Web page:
Very few consumers will be aware of the intricate craftsmanship that goes into each vehicle to achieve the defined attribute targets. Chris Tandy, wheel and tire technical specialist system engineer at CEVT, discusses the sophistication of vehicle attributes target testing and when to call it a day
What are vehicle development and attribute targets? Basically, someone sets the targets for a vehicle via competitor benchmarking. It sounds ultra-sophisticated, and to a degree it is, with objective measurements and vehicle strip-downs. However, the amusing cost generator is the subjective testing. This requires highly skilled, highly focused testers – elites in attributes testing. They can stop or progress a vehicle’s development cycle, and yet the general public will be totally unaware of some of the issues the attribute owners (the delivery team that works on that specific attribute) identified and the elements that have been developed to achieve perceived key attribute performances.
If we rewind a bit, once the basic form and function of the new model is decided, a significant amount of work goes into defining what the vehicle should achieve, which involves determining a comprehensive competitor set. Sometimes the competitors are existing and sometimes they are yet-to-be-launched cars. Tear-down data on existing competitors is used to determine key elements of the new vehicle and chassis layout. If possible, subjective and/or objective measurements are taken during driving. Core competencies or OEM DNA will also impact the end product, and are unique selling points.
It’s from this that attribute targets are set – and this is when it gets challenging.
Vehicle testers are highly skilled, trained to determine attribute qualities and collect relevant data to analyze in development. OEMs will categorize customer groups – who would notice what – and the percentages of customers that would notice an attribute (to calculate the risk factors, I expect).
But we all have our individual criteria of importance and it’s those that will determine whether the driver is happy with the attribute performance of the vehicle.
In addition, some attributes are at odds with one another. Some are limited by costs. Sometimes physical geometry impacts or compromises performance. For example, an SUV with sporting intent is never going to be as dynamic and sporty as a saloon or a sports car. What vehicle developers must accept is that to achieve some performance attributes, you may lose performance in other areas. For example, building a car with 225km/h (140mph) cornering speed stability is wonderful, but it could mean poor ride comfort at speeds under 80km/h (50mph).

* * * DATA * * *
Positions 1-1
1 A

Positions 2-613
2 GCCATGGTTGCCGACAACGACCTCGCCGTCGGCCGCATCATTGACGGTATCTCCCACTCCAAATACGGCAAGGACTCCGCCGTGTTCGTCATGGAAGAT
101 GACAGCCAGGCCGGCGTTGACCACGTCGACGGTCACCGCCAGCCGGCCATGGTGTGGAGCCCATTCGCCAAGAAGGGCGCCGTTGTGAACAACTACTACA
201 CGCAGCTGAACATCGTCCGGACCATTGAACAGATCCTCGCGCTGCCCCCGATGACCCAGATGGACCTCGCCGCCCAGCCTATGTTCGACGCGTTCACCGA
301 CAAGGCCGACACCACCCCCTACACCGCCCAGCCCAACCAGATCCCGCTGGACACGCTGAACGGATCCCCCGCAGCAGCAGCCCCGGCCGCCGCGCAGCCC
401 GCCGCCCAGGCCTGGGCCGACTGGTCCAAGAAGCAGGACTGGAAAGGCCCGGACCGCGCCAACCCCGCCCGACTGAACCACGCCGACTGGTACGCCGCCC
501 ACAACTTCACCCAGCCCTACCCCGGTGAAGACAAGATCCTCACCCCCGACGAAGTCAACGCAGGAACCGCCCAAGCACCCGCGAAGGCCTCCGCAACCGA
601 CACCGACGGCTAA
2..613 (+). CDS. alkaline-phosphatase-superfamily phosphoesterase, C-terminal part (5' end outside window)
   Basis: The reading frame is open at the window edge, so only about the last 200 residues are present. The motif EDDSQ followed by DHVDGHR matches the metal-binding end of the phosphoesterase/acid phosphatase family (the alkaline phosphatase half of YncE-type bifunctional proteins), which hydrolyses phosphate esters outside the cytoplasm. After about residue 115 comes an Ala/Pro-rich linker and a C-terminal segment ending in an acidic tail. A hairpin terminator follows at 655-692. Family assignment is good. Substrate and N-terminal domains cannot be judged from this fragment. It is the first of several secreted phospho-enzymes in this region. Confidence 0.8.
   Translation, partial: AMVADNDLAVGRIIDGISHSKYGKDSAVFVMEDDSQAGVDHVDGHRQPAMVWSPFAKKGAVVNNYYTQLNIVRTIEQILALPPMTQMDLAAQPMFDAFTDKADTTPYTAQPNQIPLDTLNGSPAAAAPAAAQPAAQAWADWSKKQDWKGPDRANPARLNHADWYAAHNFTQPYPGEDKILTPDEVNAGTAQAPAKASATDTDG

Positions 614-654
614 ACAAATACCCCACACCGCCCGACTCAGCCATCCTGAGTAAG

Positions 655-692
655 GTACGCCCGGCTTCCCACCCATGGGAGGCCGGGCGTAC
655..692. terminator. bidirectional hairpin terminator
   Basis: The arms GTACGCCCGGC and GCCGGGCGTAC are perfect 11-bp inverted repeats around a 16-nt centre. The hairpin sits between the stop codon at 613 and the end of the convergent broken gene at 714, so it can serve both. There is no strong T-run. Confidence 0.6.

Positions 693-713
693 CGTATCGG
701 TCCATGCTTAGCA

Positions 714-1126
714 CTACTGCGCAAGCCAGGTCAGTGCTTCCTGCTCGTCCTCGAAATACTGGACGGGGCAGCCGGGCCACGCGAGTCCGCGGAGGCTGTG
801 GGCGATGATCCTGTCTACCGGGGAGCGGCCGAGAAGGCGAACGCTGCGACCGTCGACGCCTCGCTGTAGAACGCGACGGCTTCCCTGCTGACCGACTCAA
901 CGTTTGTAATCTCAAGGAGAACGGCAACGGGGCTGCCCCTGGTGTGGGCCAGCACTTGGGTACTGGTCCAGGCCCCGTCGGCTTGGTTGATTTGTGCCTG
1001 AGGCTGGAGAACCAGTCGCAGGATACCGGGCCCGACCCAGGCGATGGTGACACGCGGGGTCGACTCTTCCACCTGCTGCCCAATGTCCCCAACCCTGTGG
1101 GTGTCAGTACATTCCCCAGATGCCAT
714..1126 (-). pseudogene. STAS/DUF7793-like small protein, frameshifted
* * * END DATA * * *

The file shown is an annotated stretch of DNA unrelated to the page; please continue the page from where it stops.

The developer (often the vehicle line director) needs to think rationally and pragmatically. What will be the main use conditions of the target user group? The answer to this should govern the attribute performance of the vehicle.
I’m a tire specialist, and in my role my prime objective is to make sure the performance targets are in scope. By this I mean that they meet future legislation and that any directional changes to the car are taken into account.
At the concept stage, I am interested in competitor usage. I cross-reference with dynamics feedback, and now, more importantly, the energy team’s results. Somewhat surprisingly, the tire impacts a great number of vehicle attributes, and when selecting a size we have to be mindful of this.
To attain dynamic performance is pretty straightforward, but various inputs will dictate the attribute performances and may amplify or degrade them, so we need the capacity to deliver the required attributes. NVH is a little harder, because geometry affects the levels or harmonics generated.
In the tire world, recently we have seen emissions and energy usage come to the forefront of attribute requirements. For the tire, aerodynamics and rolling resistance are the two major influencers, with rolling resistance being in the order of 85%+ of the calculated effect. Prior to this, most of the attributes were second to dynamics, whereas nowadays we are seeing a compromise on dynamics. To put that into context, as long as a vehicle is safe, it can handle all conditions and provide communication that enables a driver to maintain control, the tire maker has fulfilled its duty of care.
As a tire and wheel developer, the minor changes in my realm are attribute requirements. I believe the tire is simple – provided that you understand the demands, which are usually defined by scrutinizing the competitor set and the customer profile. My ambition is to be better across all areas. I use tire modeling to further my developments and to justify my sizing. I boil it down as simply as possible and try to understand how this will influence how the driver perceives the vehicle.
My point is that differences between models can be very small and most purchasers will be unaware of them. This pretty much sums up the role of vehicle and tire developers. Of course we don’t want to do a bad job, but the reality is, some of the things we spend time on are pointless and in the end, pragmatism must win – it’s a job, not a hobby.